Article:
Finally, there's that lovely one that leads you to think that a rejected job application means that nobody will ever love you. If you've ever made a mistake and thought "I can't do anything right", then your global attribution style will probably turn one rejection into "the world doesn't want me", rather than recognising that every specific situation is different (and that is your Pervasive style).

It's a tiny bit different, but you can find out about your attribution style here.

The attributions most linked with depression are internal, global and stable ("Bad things like this always happen to me, I'm so unlucky"). Of course, switching to the opposite side isn't a perfect solution - sometimes things DO go wrong because of you, and constantly looking at external events as the cause will stop you from taking control of your life.

What you can do is regonise these thoughts when they come up, and attack them with logic. So, if you've found yourself thinking that nobody will ever want to hire you because of a few job rejections, ask yourself how likely that really is.

Did you know that J. K. Rowling had her Harry Potter books rejected by twelve publishers before she had them accepted? Have a look at this article - it's full of examples of successful people who were rejected time and time again before their successes. Imagine how different the world would be if they had given up at the first hurdle - we'd have no Harry Potter, Disney World or KFC!

3.  Learn and Grow!

It's important to think about why you were rejected. We often take things personally - you approach a potential client for your new business, and they turn you down. You run through all the reasons in your head - they must have thought you were too slimey, you didn't time the pitch properly, they were put off by your clothes. Sometimes, though, the rejection is not all about you (sorry!).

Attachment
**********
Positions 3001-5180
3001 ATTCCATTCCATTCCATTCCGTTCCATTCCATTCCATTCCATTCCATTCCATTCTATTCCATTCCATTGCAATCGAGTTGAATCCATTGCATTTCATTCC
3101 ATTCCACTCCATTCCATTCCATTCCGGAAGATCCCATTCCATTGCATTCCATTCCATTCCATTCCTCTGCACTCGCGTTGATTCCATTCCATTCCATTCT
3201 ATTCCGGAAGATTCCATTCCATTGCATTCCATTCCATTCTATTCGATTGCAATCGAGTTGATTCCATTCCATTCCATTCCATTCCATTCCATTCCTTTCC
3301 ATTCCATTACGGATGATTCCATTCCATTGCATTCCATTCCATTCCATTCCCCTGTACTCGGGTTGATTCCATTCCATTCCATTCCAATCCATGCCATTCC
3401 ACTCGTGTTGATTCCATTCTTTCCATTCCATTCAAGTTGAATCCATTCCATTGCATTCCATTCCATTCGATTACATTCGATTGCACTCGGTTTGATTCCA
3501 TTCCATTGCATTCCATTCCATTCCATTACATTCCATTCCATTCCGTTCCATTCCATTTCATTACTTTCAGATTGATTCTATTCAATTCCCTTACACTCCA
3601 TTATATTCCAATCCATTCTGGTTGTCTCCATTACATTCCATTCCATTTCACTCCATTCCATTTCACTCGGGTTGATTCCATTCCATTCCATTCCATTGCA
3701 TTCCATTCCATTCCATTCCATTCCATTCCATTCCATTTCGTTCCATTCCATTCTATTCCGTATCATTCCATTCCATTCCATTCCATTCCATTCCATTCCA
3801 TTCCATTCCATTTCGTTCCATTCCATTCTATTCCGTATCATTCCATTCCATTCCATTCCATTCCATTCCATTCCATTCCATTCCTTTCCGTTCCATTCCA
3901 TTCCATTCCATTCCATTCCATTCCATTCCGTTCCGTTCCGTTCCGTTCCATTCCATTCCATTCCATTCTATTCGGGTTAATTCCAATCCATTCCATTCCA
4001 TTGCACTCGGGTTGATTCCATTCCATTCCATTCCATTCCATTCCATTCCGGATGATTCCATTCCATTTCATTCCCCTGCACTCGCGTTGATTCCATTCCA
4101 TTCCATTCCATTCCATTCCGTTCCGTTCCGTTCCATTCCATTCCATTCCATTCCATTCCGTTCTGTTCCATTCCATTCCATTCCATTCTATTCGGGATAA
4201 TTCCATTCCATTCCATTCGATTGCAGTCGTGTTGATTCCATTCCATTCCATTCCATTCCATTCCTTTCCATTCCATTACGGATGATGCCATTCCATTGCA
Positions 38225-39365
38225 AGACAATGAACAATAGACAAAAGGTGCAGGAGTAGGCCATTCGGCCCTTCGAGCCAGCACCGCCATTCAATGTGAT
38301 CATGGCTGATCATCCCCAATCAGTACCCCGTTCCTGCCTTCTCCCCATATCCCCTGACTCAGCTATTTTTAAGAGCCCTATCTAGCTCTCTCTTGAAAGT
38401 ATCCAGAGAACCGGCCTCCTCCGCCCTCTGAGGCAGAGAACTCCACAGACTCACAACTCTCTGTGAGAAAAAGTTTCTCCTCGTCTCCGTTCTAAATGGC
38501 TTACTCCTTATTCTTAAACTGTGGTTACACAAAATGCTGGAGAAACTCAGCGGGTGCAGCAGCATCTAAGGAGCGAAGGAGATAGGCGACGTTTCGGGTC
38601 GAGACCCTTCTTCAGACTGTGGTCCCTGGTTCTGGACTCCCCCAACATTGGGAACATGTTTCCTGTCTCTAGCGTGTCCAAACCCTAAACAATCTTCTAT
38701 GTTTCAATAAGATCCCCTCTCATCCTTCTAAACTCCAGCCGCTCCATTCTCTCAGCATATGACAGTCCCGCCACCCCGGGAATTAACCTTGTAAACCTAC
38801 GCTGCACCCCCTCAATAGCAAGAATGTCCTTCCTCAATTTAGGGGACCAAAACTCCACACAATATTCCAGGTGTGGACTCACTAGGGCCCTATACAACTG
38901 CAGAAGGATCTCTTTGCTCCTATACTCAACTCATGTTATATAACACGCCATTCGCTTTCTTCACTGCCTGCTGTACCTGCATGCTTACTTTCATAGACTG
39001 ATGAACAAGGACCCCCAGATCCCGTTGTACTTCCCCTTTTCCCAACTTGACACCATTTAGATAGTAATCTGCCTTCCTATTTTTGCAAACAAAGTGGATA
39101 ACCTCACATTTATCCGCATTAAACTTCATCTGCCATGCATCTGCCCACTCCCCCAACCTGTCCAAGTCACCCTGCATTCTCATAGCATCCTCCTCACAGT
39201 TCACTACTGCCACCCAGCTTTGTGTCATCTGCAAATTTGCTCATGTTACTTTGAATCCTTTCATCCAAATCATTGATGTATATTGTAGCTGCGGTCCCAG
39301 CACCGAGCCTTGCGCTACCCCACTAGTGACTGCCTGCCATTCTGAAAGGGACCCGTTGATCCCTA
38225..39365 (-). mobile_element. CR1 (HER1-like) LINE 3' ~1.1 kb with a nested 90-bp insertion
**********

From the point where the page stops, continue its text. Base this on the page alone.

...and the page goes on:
Think about all the times you have rejected people. Walking down the street, do you stop and talk to every charity fund-raiser and take every leaflet? On a night out, have you turned down a potential kiss because you were not in the mood? Have you ever cancelled on your friends last minute, or forgotten to reply to a text?

You probably reject others all the time without even thinking about it, but assume that they'll understand - because you know it wasn't personal. You were busy, you were distracted, you had a lot going on. Well, maybe that guy you flirted with or that company you applied for were busy or distracted, too. Your potential client might have a hundred reasons for saying no - none of which reflect back to you.

But - let's say that you find out it WAS you. You were too enthusiastic, and you scared that guy away with your needy behaviour. Your job interview tanked because you were so nervous and shy. That potential client just didn't feel that you really believing in what you were selling.

But you can't always make these assumptions - sometimes you have to ASK! That's right. Email that boss who didn't hire you or that client who didn't buy, and instead of asking "What did I do wrong?" kindly ask what the reason was and say that you'd really appreciate the feedback. You can do this in your personal life, too - as long as you approach people openly and maturely (i.e. they don't think you'll flip out the second they give you negative feedback).

It can be hard to deal with criticism, but instead of falling victim to it and thinking "I'm too sensitive? I guess I won't bother trying to date anyone else, then" - think about what you can do about it. You might decide that those friends or that job just aren't right for you, anyway; or you might decide that you really want to work on that aspect of yourself.

If Oprah Winfrey had given up after being fired from her job on a news show and told she was "unfit for TV", she wouldn't have become one of the world's richest and most successful women. Always see rejection as an opportunity to learn and grow, and know that the "right" thing will happen for you if you keep trying.

Finally, I thought this video was very interesting (for those of you in sales, especially good) - the idea that we have the completely wrong attitude to hearing "No". The speaker basically claims that we should set quotas for rejection, because it makes "Yes" a far more likely outcome - !